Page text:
60 YEARS OF POMC: Adrenal and extra-adrenal functions of ACTH

  1. Nicole Gallo-Payet1,2
  1. 1Division of Endocrinology, Department of Medicine, Faculté de médecine et des sciences de la santé, Université de Sherbrooke, Sherbrooke, Quebec, Canada
  2. 2Centre de recherche clinique Étienne-Le Bel of the Centre Hospitalier Universitaire de Sherbrooke (CHUS), Sherbrooke, Quebec, Canada
  1. Correspondence should be addressed to N Gallo-Payet; Email: nicole.gallo-payet{at}usherbrooke.ca
  1. Figure 1

    Steroidogenesis in the three zones of the adrenal cortex. (A) Hematoxylin- and eosin-stained section of an adult rat adrenal gland. Scale bar, 100 μm. (B) Free cholesterol is recruited in three enzymatic pathways, leading to aldosterone in zona glomerulosa; corticosterone or cortisol in zona fasciculata and zona reticularis; and dehydroepiandrosterone (DHEA), DHEAS, and androstenedione in zona reticularis. Cholesterol is cleaved in the inner mitochondrial membrane by P450 cholesterol side-chain cleavage enzyme (P450scc/CYP11A1) into pregnenolone. Further steps involve the enzymes indicated in the figure. The steps indicated in red take place in the mitochondria and the steps indicated in blue take place in the endoplasmic reticulum. Data from Arlt & Stewart PM (2005).

  2. Figure 2

    Involvement of the extracellular matrix (ECM) and the cytoskeleton in ACTH-stimulated rat adrenal glomerulosa cells. (A) Immunofluorescence labeling of actin filaments and paxillin of rat glomerulosa cells, incubated without (Control) or with 10 nM ACTH for 5 min. Cells were processed for immunofluorescence labeling, using phalloidin coupled to Alexa-Fluor 594 nm for visualization of F-actin (red) and with anti-paxillin antibody coupled to Alexa-Fluor 488 nm for visualization of paxillin (green). Merged images are illustrated. Scale bars, 13 m. (B) Illustration of signaling pathways linked to ECM and cytoskeleton. In control conditions, binding of fibronectin or collagen to their integrins promotes strong cell adhesion, evidenced by the flat polygonal morphology, the thin stress fibers across the entire cell and by the presence of focal adhesion points revealed by paxillin labeling, as illustrated by the green fluorescent dots in the left part of panel A. ACTH induces a rapid but transient formation of a dense F-actin ring at the cell membrane, with disruption of the stress fiber network, as illustrated in the right part of panel A. These changes are accompanied by a dephosphorylation of paxillin at the plasma membrane and by the activation of the actin-associated kinases, such as the phosphotyrosine phosphatase, SHP2, which increase cell functionality.

  3. Figure 3

    Overview of the main signaling modules implicated in the effect of ACTH on adrenocortical cells. Regulation of ACTH action on adrenocortical cells may occur at different levels that can be divided into modules: Module 1, ACTH binding to its receptor, MC2R; Module 2, production of second messengers; Module 3, modulation of membrane channels; Module 4, implication of the extracellular matrix and cytoskeleton; Module 5, activation of various kinases and phosphatases; and finally Module 6, proteins and enzymes engaged in steroidogenesis or trophic action. Each of these modules could be considered as independent signaling cascades that interact through some of their elements, as illustrated in Fig. 4.

  4. Figure 4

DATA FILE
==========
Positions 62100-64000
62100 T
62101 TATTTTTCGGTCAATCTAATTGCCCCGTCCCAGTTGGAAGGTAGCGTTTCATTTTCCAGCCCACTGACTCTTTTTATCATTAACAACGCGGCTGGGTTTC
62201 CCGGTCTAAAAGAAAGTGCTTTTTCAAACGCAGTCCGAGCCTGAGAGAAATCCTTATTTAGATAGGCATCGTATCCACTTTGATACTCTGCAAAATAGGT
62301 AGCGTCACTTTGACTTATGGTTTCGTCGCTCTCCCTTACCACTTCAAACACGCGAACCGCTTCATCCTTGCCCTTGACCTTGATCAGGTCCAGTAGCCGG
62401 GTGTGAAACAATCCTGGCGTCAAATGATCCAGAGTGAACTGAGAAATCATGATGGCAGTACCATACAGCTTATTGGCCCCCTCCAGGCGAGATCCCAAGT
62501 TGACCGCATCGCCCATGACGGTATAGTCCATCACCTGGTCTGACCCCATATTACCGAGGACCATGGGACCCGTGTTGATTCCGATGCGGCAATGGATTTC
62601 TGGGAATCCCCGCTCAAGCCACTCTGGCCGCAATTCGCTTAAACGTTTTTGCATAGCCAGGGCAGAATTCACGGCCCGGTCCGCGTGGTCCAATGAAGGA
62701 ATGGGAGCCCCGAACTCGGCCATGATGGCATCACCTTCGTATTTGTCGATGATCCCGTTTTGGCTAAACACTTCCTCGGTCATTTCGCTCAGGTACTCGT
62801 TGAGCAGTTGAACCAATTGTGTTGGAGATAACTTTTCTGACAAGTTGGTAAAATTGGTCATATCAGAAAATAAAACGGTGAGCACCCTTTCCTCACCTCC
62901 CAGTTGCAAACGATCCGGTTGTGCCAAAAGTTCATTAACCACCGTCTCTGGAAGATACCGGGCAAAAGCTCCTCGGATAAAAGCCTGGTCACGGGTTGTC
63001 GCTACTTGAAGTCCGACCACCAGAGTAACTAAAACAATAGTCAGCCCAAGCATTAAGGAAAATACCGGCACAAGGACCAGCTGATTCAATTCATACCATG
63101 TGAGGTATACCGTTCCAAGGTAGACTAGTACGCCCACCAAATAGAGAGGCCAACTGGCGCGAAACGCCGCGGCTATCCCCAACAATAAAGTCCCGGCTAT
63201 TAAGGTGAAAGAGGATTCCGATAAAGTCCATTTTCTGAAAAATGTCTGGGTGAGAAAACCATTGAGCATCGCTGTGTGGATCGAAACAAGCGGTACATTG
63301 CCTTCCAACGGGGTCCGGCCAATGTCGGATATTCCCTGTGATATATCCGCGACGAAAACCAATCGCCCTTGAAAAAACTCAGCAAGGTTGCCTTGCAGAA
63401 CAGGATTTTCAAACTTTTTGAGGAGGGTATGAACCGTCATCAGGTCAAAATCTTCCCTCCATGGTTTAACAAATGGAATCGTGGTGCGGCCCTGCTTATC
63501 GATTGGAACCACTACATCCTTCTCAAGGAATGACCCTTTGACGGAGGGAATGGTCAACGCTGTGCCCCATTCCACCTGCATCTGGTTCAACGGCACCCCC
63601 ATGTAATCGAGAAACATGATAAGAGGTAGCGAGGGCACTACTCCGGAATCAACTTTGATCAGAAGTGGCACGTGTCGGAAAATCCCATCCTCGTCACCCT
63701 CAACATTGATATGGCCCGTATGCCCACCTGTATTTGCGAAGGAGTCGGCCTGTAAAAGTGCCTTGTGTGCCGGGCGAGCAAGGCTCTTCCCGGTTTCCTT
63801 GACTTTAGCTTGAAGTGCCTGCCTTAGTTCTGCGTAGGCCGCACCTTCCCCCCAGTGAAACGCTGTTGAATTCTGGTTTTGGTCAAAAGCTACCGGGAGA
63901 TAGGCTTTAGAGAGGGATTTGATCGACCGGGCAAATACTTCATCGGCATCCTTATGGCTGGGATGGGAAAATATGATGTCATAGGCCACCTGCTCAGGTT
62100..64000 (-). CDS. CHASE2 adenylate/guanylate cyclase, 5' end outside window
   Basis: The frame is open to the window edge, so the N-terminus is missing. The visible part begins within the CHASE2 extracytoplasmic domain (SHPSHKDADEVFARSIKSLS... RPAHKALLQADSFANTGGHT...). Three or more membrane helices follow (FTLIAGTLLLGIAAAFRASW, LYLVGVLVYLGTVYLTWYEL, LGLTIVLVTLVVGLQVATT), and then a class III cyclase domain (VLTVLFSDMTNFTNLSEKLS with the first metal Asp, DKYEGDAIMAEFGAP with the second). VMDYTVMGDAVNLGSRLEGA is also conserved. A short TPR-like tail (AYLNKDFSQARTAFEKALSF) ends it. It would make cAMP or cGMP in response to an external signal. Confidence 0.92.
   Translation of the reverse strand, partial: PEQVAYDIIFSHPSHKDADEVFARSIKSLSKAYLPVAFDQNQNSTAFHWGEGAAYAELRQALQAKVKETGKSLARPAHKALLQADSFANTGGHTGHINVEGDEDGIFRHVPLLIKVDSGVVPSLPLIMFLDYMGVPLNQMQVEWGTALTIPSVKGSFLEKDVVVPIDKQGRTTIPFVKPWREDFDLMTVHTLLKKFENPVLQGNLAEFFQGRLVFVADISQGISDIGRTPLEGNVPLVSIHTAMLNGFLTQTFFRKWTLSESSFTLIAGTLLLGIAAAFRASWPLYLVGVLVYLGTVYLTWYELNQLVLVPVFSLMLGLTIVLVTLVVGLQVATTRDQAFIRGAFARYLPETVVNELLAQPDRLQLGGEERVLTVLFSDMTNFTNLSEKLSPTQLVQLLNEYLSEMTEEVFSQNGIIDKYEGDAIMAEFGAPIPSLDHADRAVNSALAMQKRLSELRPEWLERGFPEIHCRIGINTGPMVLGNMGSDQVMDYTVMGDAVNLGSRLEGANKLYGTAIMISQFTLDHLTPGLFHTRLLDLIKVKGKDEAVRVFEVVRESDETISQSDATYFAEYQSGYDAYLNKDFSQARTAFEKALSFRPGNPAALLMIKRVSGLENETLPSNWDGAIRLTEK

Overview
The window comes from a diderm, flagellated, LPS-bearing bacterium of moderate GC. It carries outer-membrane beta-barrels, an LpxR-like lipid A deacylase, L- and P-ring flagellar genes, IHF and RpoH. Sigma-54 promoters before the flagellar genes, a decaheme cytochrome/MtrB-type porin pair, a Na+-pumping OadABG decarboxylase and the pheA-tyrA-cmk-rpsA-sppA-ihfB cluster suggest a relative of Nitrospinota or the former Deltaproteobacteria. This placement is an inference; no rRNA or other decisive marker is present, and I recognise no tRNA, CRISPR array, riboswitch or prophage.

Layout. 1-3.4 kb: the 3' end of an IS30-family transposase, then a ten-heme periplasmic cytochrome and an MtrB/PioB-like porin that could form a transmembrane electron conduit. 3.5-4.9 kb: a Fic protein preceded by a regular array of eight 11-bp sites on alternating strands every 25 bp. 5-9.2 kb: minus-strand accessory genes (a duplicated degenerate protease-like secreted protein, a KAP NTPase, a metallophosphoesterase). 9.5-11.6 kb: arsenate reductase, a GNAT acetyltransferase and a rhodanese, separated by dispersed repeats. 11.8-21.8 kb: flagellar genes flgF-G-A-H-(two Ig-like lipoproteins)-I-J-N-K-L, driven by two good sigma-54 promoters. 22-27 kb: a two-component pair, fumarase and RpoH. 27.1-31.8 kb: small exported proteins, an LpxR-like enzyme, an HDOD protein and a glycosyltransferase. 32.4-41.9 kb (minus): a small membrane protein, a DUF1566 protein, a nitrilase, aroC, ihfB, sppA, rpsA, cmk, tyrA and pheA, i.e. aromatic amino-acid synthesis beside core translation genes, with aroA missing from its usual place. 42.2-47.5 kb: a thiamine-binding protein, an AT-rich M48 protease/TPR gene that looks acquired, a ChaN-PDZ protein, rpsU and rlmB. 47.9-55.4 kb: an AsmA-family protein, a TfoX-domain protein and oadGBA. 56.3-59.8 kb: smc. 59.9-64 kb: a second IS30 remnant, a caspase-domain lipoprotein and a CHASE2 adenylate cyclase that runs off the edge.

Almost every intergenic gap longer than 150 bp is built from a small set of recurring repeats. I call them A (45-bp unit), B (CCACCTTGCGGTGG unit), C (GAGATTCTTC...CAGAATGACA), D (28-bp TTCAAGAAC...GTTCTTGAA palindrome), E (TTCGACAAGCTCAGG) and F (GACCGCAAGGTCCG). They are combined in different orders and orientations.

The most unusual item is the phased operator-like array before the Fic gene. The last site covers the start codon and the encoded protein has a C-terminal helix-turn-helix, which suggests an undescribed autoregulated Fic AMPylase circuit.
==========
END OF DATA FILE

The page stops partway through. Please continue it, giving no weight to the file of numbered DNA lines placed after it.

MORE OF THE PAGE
Illustrations of the main signaling cascades stimulated by ACTH, from binding to its receptor to cellular function in adrenocortical cells. (A) ACTH binds to MC2R and through interaction with MRAPs (Module 1) and initiates signaling, by activating Gs and various isoforms of ACs that increase cAMP. MC2R is also linked to Gi protein; activation of αi decreases the level of cAMP, whereas the release of βγ-subunits stimulates other effectors such as Mitogen-activated protein kinases (MAPK) cascade or cationic Cl channels (Module 2). Binding of cAMP to the regulatory subunits of protein kinase A results in the phosphorylation of several proteins, including steroidogenic acute regulatory protein (StAR) and the hormone-sensitive lipase. Protein kinase A (PKA) also regulates the level of expression of the receptors implicated in the uptake of cholesterol and genes encoding the steroidogenic enzymes (Module 5). The final output of this cascade is steroidogenesis, which is initiated in the mitochondria. cAMP also has a number of PKA-independent effects, including involvement of the exchange protein directly activated by cAMP (Epac1/2). cAMP also regulates its own intracellular level through activation of phosphodiesterases, in particular, PDE2 and PDE8 (Module 5). (B) Simultaneously, ACTH induces depolarization of the cell membrane inducing Ca2+ influx (Module 3). PKA also activates Ca2+ influx through L-type channels. The subsequent increase in intracellular calcium (Cai) activates Ca2+-CaMK and steroidogenesis (Module 6). (C) Activated MC2R also interact with ECM and cytoskeleton-associated proteins (Module 4), modulating the phosphorylation and activation of a number of proteins that are involved in functional integrity of the cells. A decrease in paxillin phosphorylation and activation of the phosphotyrosine phosphatase, SHP2, itself activated by PKA-dependent serine phosphorylation is responsible for the rapid effect of ACTH on the rounding-up of adrenocortical cells in culture. SHP2 also induces dephosphorylation of specific substrate(s), including some involved directly or indirectly in steroidogenesis, such as the acyl-CoA synthetase (ACS4), which sequesters AA as arachidonyl-CoA (AA-CoA) (Module 5), hence participating in StAR activation and initiation of steroidogenesis (Module 6). Cytoskeleton-associated proteins and/or PKA are also implicated in the activation of the MAPK signaling, necessary to promote the trophic action of ACTH (Module 5). Clearly identified pathogenic mutations of key proteins are indicated in red. Among these mutations are loss of function of MC2R or MRAPs, activating mutations of the GNAS gene (encoding Gsα subunit), inactivating mutations of genes encoding the regulatory subunit of PKA (Ria) (PRKAR1A), encoding phosphodiesterases (PDE11A and PDE8B) or Aldo-keto- reductases (AKR1B1). Some mutations in voltage-dependent K+ channels are directly involved in primary aldosteronism, in particular mutations of the KCNJ5 gene encoding the potassium channel Kir3.4 (also called G-protein-activated inward rectifier potassium channel 4, GIRK4), and of the two genes KCNQ1 and KCNE1, encoding the pore- and regulatory subunits of the slowly activating delayed K+ current, Iks. The resulting sustained Ca2+ influx increases activation of CYP11B2 and thus sustained increase in aldosterone secretion. Finally, the temporal integration of these signaling pathways may be coordinated at the levels of signaling microdomains, for example, through A kinase-anchoring proteins, or AKAPs (not illustrated).